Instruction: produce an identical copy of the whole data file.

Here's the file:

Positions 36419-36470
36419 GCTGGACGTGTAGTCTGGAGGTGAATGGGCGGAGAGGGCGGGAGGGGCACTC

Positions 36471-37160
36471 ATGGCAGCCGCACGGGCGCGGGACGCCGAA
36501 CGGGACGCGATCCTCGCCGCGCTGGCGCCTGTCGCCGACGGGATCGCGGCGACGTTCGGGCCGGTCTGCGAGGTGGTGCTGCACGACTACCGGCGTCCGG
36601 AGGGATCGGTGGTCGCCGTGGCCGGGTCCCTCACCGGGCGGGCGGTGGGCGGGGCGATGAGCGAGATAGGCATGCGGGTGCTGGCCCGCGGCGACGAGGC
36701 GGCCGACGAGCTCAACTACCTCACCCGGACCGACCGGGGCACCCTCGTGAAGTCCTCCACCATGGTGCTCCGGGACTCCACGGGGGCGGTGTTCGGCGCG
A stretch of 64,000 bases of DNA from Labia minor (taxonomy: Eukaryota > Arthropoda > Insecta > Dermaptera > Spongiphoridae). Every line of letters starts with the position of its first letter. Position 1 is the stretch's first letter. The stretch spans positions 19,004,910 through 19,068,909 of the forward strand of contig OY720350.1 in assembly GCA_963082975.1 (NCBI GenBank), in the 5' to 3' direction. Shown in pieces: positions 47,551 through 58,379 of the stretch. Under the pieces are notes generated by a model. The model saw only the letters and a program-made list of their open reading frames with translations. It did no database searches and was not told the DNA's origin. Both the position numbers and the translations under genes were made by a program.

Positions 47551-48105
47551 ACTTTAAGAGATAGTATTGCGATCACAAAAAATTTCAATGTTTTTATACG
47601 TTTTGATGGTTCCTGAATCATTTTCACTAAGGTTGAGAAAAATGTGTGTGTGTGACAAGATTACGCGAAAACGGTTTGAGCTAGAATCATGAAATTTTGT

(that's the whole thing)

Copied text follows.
Positions 36419-36470
36419 GCTGGACGTGTAGTCTGGAGGTGAATGGGCGGAGAGGGCGGGAGGGGCACTC

Positions 36471-37160
36471 ATGGCAGCCGCACGGGCGCGGGACGCCGAA
36501 CGGGACGCGATCCTCGCCGCGCTGGCGCCTGTCGCCGACGGGATCGCGGCGACGTTCGGGCCGGTCTGCGAGGTGGTGCTGCACGACTACCGGCGTCCGG
36601 AGGGATCGGTGGTCGCCGTGGCCGGGTCCCTCACCGGGCGGGCGGTGGGCGGGGCGATGAGCGAGATAGGCATGCGGGTGCTGGCCCGCGGCGACGAGGC
36701 GGCCGACGAGCTCAACTACCTCACCCGGACCGACCGGGGCACCCTCGTGAAGTCCTCCACCATGGTGCTCCGGGACTCCACGGGGGCGGTGTTCGGCGCG
A stretch of 64,000 bases of DNA from Labia minor (taxonomy: Eukaryota > Arthropoda > Insecta > Dermaptera > Spongiphoridae). Every line of letters starts with the position of its first letter. Position 1 is the stretch's first letter. The stretch spans positions 19,004,910 through 19,068,909 of the forward strand of contig OY720350.1 in assembly GCA_963082975.1 (NCBI GenBank), in the 5' to 3' direction. Shown in pieces: positions 47,551 through 58,379 of the stretch. Under the pieces are notes generated by a model. The model saw only the letters and a program-made list of their open reading frames with translations. It did no database searches and was not told the DNA's origin. Both the position numbers and the translations under genes were made by a program.

Positions 47551-48105
47551 ACTTTAAGAGATAGTATTGCGATCACAAAAAATTTCAATGTTTTTATACG
47601 TTTTGATGGTTCCTGAATCATTTTCACTAAGGTTGAGAAAAATGTGTGTGTGTGACAAGATTACGCGAAAACGGTTTGAGCTAGAATCATGAAATTTTGT